Galadima says that some often mistake him for being a student.

“When I say, ‘No, I’m actually a faculty and a dean,’ you can immediately see the surprise on their faces… People want to find out [more] because they perceive it as an anomaly,” Galadima said. “I don’t know if it’s been used to discriminate against me in this community, it’s just that sometimes people who don’t know you may not expect you to be in a leadership position… And I don’t think they would be as surprised with any other person.”

According to Kobayashi, Biola has a particular culture that is often geared toward the white majority. When she first came to Biola for a job interview, she felt like she stepped onto a different country because the campus was predominantly white.

“Minorities are always aware of their language, culture or appearance. But most of the white people are not. That’s normal and has to do with privilege. Most people are not asked the question of ‘Where are you from?’” Esqueda said.

HOPE FOR A DIVERSE COMMUNITY

While Kobayashi expresses gratitude and praise toward the groups on campus promoting diversity such as Student Enrichment and Intercultural Development, Kobayashi feels that there has not been much progress.

“I don’t think they will change,” Kobayashi said, referring to students who do not treat those with accents fairly. “I don’t think they are unaware. I think they are very aware that they are supposed to respect different people, different opinions, different culture, different language. I think we all know to respect those things.”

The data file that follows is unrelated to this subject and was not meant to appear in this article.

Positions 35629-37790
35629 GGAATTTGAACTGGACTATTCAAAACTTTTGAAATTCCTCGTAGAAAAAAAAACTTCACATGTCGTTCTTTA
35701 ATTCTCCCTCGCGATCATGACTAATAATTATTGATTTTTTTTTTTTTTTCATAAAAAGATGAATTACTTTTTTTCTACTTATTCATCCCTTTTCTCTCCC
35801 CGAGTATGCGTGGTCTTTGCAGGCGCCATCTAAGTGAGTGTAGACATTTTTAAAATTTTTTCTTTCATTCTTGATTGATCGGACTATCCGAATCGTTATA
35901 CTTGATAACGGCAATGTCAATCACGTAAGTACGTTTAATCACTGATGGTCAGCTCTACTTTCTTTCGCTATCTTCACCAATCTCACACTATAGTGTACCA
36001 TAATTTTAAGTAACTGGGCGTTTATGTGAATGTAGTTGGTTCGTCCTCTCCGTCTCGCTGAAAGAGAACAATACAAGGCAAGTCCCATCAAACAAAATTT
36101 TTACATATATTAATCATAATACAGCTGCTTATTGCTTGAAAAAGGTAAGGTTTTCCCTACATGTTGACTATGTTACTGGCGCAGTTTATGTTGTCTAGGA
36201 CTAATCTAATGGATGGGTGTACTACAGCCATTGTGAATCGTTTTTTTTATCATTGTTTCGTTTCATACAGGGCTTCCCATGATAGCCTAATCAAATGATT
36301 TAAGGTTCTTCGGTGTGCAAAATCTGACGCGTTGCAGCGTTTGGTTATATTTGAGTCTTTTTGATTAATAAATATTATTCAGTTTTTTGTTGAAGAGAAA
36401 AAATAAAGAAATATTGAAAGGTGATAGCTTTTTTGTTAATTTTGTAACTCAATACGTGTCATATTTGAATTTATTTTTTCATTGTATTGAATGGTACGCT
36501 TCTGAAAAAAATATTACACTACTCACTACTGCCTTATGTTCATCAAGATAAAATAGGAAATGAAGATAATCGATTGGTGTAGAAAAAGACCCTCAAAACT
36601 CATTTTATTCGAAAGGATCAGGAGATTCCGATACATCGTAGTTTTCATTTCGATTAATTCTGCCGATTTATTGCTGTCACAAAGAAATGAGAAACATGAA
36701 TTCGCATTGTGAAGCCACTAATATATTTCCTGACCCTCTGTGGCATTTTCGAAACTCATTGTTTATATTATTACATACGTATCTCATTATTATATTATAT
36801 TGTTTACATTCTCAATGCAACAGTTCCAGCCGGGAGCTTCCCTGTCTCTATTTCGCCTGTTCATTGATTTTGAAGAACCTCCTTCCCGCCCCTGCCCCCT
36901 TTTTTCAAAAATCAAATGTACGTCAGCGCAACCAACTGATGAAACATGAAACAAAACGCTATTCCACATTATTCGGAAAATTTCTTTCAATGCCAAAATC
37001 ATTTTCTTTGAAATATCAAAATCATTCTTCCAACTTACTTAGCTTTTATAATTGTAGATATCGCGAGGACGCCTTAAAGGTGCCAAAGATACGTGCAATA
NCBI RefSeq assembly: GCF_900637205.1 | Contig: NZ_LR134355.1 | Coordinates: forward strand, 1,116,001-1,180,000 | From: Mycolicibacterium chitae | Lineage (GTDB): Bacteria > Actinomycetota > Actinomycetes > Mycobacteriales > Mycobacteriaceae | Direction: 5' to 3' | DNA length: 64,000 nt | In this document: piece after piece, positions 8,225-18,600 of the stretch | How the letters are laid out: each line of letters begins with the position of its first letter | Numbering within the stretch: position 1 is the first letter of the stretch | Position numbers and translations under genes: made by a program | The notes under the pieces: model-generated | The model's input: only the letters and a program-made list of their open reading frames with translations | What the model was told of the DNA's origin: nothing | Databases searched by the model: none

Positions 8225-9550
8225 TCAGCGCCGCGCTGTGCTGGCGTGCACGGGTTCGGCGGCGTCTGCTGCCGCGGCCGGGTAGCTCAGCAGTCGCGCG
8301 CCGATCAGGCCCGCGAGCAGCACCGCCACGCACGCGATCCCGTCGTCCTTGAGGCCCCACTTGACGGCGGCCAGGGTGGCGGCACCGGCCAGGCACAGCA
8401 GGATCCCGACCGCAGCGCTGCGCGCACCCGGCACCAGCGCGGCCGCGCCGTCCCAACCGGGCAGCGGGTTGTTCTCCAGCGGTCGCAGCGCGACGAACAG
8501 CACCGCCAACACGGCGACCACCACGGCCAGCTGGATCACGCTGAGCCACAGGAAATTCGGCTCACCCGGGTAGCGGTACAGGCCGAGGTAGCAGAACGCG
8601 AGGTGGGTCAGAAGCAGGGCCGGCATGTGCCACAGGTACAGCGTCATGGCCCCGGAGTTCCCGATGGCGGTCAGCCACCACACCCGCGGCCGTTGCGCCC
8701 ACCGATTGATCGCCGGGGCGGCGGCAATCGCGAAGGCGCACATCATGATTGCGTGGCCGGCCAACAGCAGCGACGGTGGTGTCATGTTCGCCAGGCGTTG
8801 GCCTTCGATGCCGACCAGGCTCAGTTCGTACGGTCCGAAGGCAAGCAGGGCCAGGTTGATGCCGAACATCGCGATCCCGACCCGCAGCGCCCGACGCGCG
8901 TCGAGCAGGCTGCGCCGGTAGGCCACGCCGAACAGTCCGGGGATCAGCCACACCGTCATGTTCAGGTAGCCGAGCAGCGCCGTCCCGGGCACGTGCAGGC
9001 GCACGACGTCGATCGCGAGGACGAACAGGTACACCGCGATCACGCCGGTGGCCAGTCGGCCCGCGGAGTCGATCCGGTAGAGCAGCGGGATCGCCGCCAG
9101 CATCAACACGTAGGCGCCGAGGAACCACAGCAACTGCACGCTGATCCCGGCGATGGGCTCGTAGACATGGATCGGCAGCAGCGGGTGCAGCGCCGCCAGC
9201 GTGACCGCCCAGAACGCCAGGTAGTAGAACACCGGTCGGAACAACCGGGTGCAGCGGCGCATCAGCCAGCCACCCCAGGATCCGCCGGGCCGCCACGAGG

Esqueda, however, sees the situation differently.

“There is always hope that Christ changes people,” Esqueda said. “If you only speak to people who are like you, your world is very small. Expand your horizons. That’s a good opportunity.”

He, along with Reyes, finds that a first step towards the right direction is meeting people who are different.

In light of this desire for more diversity among student groups, Galadima expressed the need for Biola’s community to become more empathetic. He explained that biblical truth needs to shine through these issues.

“Paul says that each part of the body performs a different function,” Galadima said. “Now if one part doesn’t function well, we are impoverished… Now as a university, we are impoverished if any group of our students or any one student doesn’t feel like they belong.”

“So if I refuse to embrace somebody because they are different, then… I am preventing that person from contributing to my life,” Galadima said. “And I am also making that person impoverished because I am not able to contribute to their life.”

However, Galadima has a prayer for Biola’s community.

“As Christians, if we believe the teachings of scripture, there is a lot more that unites us than the things that divide us,” Galadima said. “I am praying that this would happen within our community… until God looks down upon us with delight and says, ‘I love Biola and the way my children are interacting with each other, embracing each other and respecting each other.’”